The proposed development “is too large, too dense, and out of character for the neighborhood where it would be located,” said state Senator Jason Lewis, who was the only member of the public to speak at the Stoneham board’s July 24 hearing.

    He noted that the project’s proposed density of 20 units per buildable acre far exceeds state guidelines of eight units per acre. However, opposition to the plan has been intense. A group of residents, the Friends of Stoneham, has echoed Lewis’s unease about the density of the project and the impact it would have on traffic and flooding. The group also is worried the project would cause an increase in the amount of contaminated runoff from the site.

    The Winchester Democrat, whose district also includes Stoneham and Melrose, said the project would be comparable with Lynnfield Commons, a luxury apartment complex that Corcoran built in 2009

    . The Stoneham development, Lewis said, would “exacerbate flooding issues” in the area and increase traffic on Franklin Street, a road that is already heavily traveled.

    Traffic issues on Franklin Street compelled the town years ago to abandon the idea of building its new middle school on the high school campus.

    Margaret Murphy, a real estate consultant to Corcoran, said she is hopeful that the appeals board’s review process will result in a housing option that benefits the town.

    “This project would take a farm 12 miles from Boston and destroy it,” said Russ Wilson, who joined the group to ensure the appeals board gives proper weight to the concerns of area residents.

    Outrage over the plan prompted Special Town Meeting in September 2013 to appropriate $250,000 to hire outside counsel to represent the town’s interests. The Board of Selectmen, by unanimous vote, subsequently retained Witten, a Duxbury attorney and law professor.

    At the recent hearing, the appeals board informed Corcoran that the developer’s application for the Commons at Weiss Farm “is seriously incomplete” in terms of both scope and content, and asked the developer to provide funds for the town to use to hire experts to help review the application.

    According to Witten, the appeals board could require the services of traffic and civil engineers, a landscape architect, a land-use planner, a stenographer, and a financial consultant, among others.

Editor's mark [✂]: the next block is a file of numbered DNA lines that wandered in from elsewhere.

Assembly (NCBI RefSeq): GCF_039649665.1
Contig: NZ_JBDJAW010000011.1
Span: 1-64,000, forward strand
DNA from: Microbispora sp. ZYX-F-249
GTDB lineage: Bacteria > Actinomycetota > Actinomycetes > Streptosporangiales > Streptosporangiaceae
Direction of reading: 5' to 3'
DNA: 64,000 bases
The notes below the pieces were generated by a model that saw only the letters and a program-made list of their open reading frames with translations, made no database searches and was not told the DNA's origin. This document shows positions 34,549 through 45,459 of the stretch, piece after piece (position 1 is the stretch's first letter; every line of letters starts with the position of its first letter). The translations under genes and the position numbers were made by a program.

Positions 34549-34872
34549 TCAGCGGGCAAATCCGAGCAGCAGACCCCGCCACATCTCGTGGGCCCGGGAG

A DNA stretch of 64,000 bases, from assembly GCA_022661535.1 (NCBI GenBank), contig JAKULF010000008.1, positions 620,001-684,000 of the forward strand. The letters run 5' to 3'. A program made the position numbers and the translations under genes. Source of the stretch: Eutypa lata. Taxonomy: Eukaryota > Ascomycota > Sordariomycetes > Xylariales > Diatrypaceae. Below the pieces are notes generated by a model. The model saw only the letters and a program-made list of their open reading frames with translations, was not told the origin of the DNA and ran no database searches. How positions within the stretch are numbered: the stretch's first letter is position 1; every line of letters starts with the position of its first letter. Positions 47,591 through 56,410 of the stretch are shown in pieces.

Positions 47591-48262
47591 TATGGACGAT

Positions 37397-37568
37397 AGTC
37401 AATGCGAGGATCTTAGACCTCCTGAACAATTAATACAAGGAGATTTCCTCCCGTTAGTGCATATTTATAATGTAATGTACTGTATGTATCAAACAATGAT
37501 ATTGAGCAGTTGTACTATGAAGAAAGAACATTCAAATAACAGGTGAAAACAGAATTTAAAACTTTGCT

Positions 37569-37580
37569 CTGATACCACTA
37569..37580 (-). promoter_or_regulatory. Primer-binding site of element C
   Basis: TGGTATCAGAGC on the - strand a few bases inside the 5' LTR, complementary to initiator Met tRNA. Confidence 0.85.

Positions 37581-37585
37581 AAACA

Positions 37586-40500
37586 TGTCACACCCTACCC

Robert E. Engler of Stockard Engler Brigham LLC, a consultant to the developer, asked that Corcoran be allowed to “review the scope and fee” of each expert and “see the qualifications of the people [the town is] going to.”

    The developer’s attorney, Steven L. Cicatelli, opted not to make a presentation at the hearing, choosing instead to “deal with all the issues that have been raised . . . and just wait for the continued hearing.”

    The hearing is scheduled to resume at 7:30 p.m. Sept. 17 in the Town Hall auditorium on Central Street.

    As the town continues it opposition to the proposed Weiss Farm project, Stoneham leaders are exploring the possibility of moving the proposed apartment complex to the 13-acre Stoneham Oaks Golf Club, a par-3, town-owned golf course located at 101 Montvale Ave. near Interstate 93.

    The Board of Selectmen is pursuing the potential for a land swap, an idea that Selectwoman Ann Marie O’Neill said the developer appears willing to consider.

    However, the deal would require state approval, because the golf course property must be used for open space under state law.

    “We’re operating on two parallel tracks,” O’Neill said. “We’re working on the land swap in case that is a viable option and does work out, but we’re doing that while we’re fighting the development of Weiss Farm.”

    She said that the town “is not opposed to development, but the size and scope of this project is simply out of scale. It’s too much.”

    Brenda J. Buote may be reached at brenda.buote@